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An Analysis to the Pattern of Pollution and the Approaches of Control for Small and Medium-sized Enterprises

LI Huifeng, ZHANG Xuanwei Management School Beijing Union University glthuifeng@buu.edu.cn Abstract: With the rapid development of small and medium-sized enterprises (SMEs), emissions of pollutants from them have become the dominant factor of China's environmental pollution. The distribution of pollution sources is changing from the past isolated points to the so far compound and complicated urban-rural areas. Pollution control of SMEs has become, under the stage, the focus and a problem of industrial pollution control. Based on the analysis to the characteristics and causes of pollution for SMEs, two models of pollution control for SMEs, i.e. "into the treatment garden and centralized treatment" model and "circular economy" model are analyzed. Keywords: pollution of small and medium-sized enterprise into the treatment garden model circular economy model

1 Introduction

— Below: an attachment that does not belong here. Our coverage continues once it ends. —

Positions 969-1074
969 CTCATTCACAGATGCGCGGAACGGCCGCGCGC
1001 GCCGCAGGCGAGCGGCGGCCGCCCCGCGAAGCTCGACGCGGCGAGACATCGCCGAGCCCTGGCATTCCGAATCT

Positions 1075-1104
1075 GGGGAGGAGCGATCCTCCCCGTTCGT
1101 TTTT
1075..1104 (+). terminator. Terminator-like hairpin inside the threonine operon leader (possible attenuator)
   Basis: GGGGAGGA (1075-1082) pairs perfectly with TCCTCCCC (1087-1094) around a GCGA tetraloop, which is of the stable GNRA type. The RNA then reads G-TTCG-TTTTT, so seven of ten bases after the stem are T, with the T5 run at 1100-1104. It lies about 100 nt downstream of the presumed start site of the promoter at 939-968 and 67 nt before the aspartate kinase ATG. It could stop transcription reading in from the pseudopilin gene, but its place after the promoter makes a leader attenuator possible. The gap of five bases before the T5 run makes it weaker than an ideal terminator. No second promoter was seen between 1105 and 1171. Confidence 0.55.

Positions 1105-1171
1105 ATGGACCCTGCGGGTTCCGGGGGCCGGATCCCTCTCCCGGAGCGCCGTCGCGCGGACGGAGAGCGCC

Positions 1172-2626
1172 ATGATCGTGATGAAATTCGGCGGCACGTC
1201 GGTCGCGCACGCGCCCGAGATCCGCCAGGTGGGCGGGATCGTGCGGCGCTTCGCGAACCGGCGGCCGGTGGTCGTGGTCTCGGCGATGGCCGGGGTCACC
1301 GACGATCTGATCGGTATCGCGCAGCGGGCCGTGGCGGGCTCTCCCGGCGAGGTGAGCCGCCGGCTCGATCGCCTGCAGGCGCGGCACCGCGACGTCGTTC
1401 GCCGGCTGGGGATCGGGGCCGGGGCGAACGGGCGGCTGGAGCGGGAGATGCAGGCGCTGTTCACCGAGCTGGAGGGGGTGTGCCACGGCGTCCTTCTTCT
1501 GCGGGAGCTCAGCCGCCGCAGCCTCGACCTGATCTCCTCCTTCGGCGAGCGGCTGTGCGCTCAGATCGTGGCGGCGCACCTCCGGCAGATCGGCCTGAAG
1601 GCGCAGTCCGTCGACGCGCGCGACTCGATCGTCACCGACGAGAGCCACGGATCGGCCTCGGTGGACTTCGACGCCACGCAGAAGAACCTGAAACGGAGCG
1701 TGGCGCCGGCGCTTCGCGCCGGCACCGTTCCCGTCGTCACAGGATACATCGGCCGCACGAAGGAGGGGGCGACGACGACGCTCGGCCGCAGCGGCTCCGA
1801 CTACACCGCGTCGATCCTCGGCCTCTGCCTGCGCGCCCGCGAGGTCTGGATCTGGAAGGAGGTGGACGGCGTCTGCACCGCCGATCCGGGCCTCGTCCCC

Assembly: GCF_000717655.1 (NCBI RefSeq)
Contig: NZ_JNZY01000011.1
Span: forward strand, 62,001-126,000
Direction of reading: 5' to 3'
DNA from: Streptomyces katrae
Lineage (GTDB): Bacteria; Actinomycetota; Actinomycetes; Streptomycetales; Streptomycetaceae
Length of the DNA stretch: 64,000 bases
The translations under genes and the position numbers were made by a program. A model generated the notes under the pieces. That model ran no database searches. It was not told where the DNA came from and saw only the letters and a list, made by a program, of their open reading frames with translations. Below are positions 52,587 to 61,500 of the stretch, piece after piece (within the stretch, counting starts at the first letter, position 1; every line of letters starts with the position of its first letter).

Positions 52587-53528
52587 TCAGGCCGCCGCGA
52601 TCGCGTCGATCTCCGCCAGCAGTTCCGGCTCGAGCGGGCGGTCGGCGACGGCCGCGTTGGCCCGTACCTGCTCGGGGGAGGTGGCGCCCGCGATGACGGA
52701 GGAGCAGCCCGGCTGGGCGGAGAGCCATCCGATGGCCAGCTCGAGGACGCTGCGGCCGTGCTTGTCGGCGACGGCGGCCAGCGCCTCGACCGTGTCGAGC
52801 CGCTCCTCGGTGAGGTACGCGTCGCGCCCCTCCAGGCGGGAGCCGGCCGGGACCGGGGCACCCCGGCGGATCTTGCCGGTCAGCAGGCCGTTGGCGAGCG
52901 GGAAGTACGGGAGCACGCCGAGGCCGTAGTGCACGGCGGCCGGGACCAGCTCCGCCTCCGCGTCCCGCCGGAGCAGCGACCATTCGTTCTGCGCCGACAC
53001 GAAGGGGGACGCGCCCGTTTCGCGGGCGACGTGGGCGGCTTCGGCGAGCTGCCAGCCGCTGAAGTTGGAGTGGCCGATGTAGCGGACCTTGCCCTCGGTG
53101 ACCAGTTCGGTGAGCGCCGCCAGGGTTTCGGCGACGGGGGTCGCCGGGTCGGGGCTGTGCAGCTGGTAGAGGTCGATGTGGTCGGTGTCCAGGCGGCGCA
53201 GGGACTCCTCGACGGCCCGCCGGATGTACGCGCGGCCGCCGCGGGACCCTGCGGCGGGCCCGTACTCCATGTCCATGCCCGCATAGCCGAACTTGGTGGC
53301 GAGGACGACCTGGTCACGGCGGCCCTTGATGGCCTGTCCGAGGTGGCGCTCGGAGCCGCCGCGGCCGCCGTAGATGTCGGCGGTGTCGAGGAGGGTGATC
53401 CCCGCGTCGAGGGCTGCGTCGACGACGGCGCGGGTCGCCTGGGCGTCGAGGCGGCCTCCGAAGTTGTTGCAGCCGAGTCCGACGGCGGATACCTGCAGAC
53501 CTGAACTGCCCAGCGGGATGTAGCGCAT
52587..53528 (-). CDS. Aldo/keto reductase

Since the economic reform and opening up, China's small and medium-sized enterprises (SMEs) have been developing very rapidly. With the competitive advantages of diverse products and flexible and dynamic mechanism in the market, SMEs have shown great vitality. According to statistics, so far 4.3 million SMEs are registered, accounting for 99% of the total number of enterprises and have created 60% of the total GDP, 50% of revenue, 68% of exports, and absorbed 75% of employment. SMEs have become an important part in China's economic development. However, with the rapid development of SMEs, their pollutant emissions are also growing very rapidly. SMEs proportion in the country's total pollutant emissions is also increasing rapidly. 80% of manufacturing SMEs are facing pollution problems, which produce 60% of pollution sources in China and have been becoming the dominant factor of China's environmental pollution. The distribution of pollution sources is changing from the past isolated points to the so far compound and complicated urban-rural areas. SMEs have disadvantage in pollution control and environment management relative to large enterprises. Though China has taken a series of major response to industrial pollution since the 90's of last century, such as "the Huaihe River, Taihu Lake Zero-Point Action", "One Control and Two Standards" and "Shutting Down 15 Types of Small Enterprises", and such pollution control actions have basically reached the intended target in a superficial view, but the considerable part of emission reductions depends mainly not on pollution control measures but on directly shutting down SMEs, for example, during the "Ninth Five-Year Plan" period, in Huaihe River Basin nearly 70% of emissions reduction of the industrial wastewater COD (Chemical-Oxygen-Demand) came from the shutting down of SMEs. In consideration of the real situation in China's economic development, such a measure has hardly any sustainable potential. Pollution control of SMEs has become, under the stage, the focus and a problem of industrial pollution control.